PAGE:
APOD: The Great Carina Nebula (2024 Apr 19)

Comments and questions about the APOD on the main view screen.
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APOD: The Great Carina Nebula (2024 Apr 19)

Post by APOD Robot » Fri Apr 19, 2024 4:05 am

Image The Great Carina Nebula

Explanation: A jewel of the southern sky, the Great Carina Nebula is more modestly known as NGC 3372. One of our Galaxy's largest star forming regions, it spans over 300 light-years. Like the smaller, more northerly Great Orion Nebula, the Carina Nebula is easily visible to the unaided eye. But at a distance of 7,500 light-years it lies some 5 times farther away. This stunning telescopic view reveals remarkable details of the region's glowing filaments of interstellar gas and obscuring cosmic dust clouds. The Carina Nebula is home to young, extremely massive stars, including the still enigmatic variable Eta Carinae, a star with well over 100 times the mass of the Sun. Eta Carinae is the bright star above the central dark notch in this field and left of the dusty Keyhole Nebula (NGC 3324).

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Ann
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Re: APOD: The Great Carina Nebula (2024 Apr 19)

Post by Ann » Fri Apr 19, 2024 6:58 am

I'm somewhat critical of the colors of this APOD.

APOD 19 April 2024 annotated.png
The Great Carina Nebula. Image Credit & Copyright: Demison Lopes
Carina Nebula Harel Boren annotated.png
The Great Carina Nebula. Credit: Harel Boren

Harel Boren's image is an RGB one, but I don't know what filters were used for today's APOD, although I suspect a red hydrogen alpha filter and a bit of green OIII. The OIII filter (if one has been used) would contribute to the greenish-white tint of the region around Eta Carina and further up along a dark ridge at upper right in the APOD. I can't protest against the greenish tint here, because undoubtedly there is a good amount of green OIII emission here.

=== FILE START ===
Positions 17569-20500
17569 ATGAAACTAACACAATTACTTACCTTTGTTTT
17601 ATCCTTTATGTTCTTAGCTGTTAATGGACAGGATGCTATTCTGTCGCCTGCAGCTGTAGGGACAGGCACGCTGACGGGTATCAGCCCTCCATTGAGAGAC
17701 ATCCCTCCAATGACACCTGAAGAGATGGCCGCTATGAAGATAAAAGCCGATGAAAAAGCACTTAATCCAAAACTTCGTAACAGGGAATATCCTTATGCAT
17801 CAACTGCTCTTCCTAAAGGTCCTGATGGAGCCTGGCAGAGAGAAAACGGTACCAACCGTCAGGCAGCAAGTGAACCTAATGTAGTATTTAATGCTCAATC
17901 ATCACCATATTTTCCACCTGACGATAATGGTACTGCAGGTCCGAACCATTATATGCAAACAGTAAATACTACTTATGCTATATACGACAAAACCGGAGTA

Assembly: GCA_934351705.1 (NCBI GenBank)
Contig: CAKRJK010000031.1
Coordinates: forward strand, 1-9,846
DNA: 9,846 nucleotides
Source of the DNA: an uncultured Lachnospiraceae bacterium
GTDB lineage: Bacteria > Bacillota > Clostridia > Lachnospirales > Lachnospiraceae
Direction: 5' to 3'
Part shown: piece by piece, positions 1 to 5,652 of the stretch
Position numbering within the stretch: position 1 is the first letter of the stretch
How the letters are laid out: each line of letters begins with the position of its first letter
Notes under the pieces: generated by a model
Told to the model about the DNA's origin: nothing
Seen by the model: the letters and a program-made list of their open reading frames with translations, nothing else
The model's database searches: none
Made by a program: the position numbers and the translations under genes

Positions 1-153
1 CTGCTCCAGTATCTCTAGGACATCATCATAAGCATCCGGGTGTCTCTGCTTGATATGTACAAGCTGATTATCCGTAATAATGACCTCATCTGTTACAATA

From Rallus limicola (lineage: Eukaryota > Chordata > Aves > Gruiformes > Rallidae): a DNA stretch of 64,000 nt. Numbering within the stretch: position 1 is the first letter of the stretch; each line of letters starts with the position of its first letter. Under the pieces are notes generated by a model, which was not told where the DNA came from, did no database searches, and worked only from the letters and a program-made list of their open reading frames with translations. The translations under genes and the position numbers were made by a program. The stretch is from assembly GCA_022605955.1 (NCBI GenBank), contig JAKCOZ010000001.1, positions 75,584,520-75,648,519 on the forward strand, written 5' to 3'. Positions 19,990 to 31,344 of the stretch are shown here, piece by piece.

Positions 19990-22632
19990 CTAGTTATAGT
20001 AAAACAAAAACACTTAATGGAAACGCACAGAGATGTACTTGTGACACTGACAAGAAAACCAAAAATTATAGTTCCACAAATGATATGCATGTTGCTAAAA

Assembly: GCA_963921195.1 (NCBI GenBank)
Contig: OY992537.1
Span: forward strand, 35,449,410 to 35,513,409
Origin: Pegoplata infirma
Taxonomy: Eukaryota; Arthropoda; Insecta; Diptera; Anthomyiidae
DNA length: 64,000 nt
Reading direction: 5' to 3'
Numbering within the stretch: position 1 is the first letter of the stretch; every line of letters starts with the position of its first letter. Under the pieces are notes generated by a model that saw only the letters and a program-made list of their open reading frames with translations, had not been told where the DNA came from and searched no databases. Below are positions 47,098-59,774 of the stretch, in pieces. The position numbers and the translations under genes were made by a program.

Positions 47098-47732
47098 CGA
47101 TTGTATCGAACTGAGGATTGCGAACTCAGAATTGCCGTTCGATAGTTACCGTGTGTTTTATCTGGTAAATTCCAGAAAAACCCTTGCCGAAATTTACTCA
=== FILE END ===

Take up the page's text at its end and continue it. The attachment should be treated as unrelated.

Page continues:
What I don't like about the APOD is the fact that the cool red stars are the same shade of red as the hydrogen alpha nebula. That doesn't happen. "Red" stars are some shade of yellow-orange, but hydrogen alpha is red-red. It may be lightened to a pink shade in the presence of hydrogen beta.

Take a look at the star HD 92397 at upper right in both the APOD and in Harel Boren's image. In the APOD it looks like a white star with a brick-red halo. In Harel Boren's image it looks almost all white. Well, the true color of HD 92397 is very similar to the color of Aldebaran. HD 92307 is the same spectral class as Aldebaran, although several times more luminous.

HD 92397 in APOD 19 April 2024.png
HD 92397 is the same color as Aldebaran, but it is the same color
as the red emission nebula in the APOD.

HD 94096, by contrast, is a brilliant red supergiant whose B-V index is even redder than that of mu Cephei (the "Garnet" star).


But HD 94096 is not as luminous as mu Cephei. The Gaia parallax of mu Cep puts it at a distance of more than 27,000 light-years - far beyond the Carina Nebula! - and coupled with its V brightness of 4.08, gives it a V (yellow-green) luminosity of 1.3 million times that of the Sun! In yellow-green light, from a cool red supergiant star! In infrared (I) light, its magnitude of 0.22 gives it a luminosity of 45 million times the Sun!!!! And a even farther infrared wavelengths, (K), its luminosity is 270,000,000 times the Sun!!!! :shock: 😮 😮 😲 Is this even possible, or is the Gaia parallax wrong?

The Gaia parallax of HD 94096 doesn't make this star so humongously bright. Even at K wavelengths, it is "no more than" some 700,000 times that of the Sun. Still, it is even more deeply orange in color as Mu Cephei.

As for HD 93070, it may be a long-period variable similar to Mira. I tried to find a good visible-light picture of Mira on the net, but it was hopeless. Mira is "known" for being very red, and for that reason the internet images of Mira have been reddened to a ludicrous hue. Mira's B-V index is modest, around +1, and even its R magnitude is unremarkable. However, it is extremely infrared-bright. At visible (V) wavelengths, it is only 16 times brighter than the Sun! 16 times, can you believe it? But at K wavelengths, Mira is 50,000 times brighter than the Sun! Can you believe it?